I came across the following note in
java.lang.Class.newInstance0() in JDK 1.7 Update 7:
NOTE: the following code may not be strictly correct under the current Java memory model.
Can anybody please explain why?
The only issue in this code that I can see is that "cachedConstructor" field is volatile, while it guarantees value visibility effect among threads, this particular code block have a quirk that different threads could see cachedConstructor as null before the value will be assigned by one of threads, i.e. initialisation sequence is not atomic. This can only lead that cachedConstructor may be assigned couple of times simultaneously, but will not break the code if nobody specifically relies that it will be the the same Constructor instance. If the cachedConstructor initialisation block would be synchronised, then it will be atomic, i.e. cachedConstructor assigned only once regardless of race condition.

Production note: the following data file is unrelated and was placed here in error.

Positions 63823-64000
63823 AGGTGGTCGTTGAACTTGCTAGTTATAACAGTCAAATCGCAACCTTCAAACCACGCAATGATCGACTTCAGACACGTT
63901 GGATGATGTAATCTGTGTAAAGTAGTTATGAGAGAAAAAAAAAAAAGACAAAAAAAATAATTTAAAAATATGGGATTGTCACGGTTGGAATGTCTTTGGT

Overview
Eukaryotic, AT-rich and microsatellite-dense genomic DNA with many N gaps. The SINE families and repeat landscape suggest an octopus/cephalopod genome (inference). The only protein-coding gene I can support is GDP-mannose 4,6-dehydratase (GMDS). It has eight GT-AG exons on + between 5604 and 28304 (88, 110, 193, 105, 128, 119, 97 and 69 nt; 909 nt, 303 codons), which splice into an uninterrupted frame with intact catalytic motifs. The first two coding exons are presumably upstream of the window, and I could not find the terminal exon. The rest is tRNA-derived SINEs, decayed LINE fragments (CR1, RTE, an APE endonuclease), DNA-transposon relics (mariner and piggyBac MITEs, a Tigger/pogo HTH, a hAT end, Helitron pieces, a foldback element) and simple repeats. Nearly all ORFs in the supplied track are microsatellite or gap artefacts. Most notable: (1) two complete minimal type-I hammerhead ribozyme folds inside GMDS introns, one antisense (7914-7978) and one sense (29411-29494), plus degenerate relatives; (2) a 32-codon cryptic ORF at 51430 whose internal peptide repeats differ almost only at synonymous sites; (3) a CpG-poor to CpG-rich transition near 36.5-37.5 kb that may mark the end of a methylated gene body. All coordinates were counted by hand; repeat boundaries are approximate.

That said, code should work properly, but just allows to concurrent excessive recomputation of cached value by more than one thread.
The question is "how current".
That piece of code is likely very ancient, 1.4 or earlier, and nobody touched it since.
The author was probably aware that a new memory model was being worked on.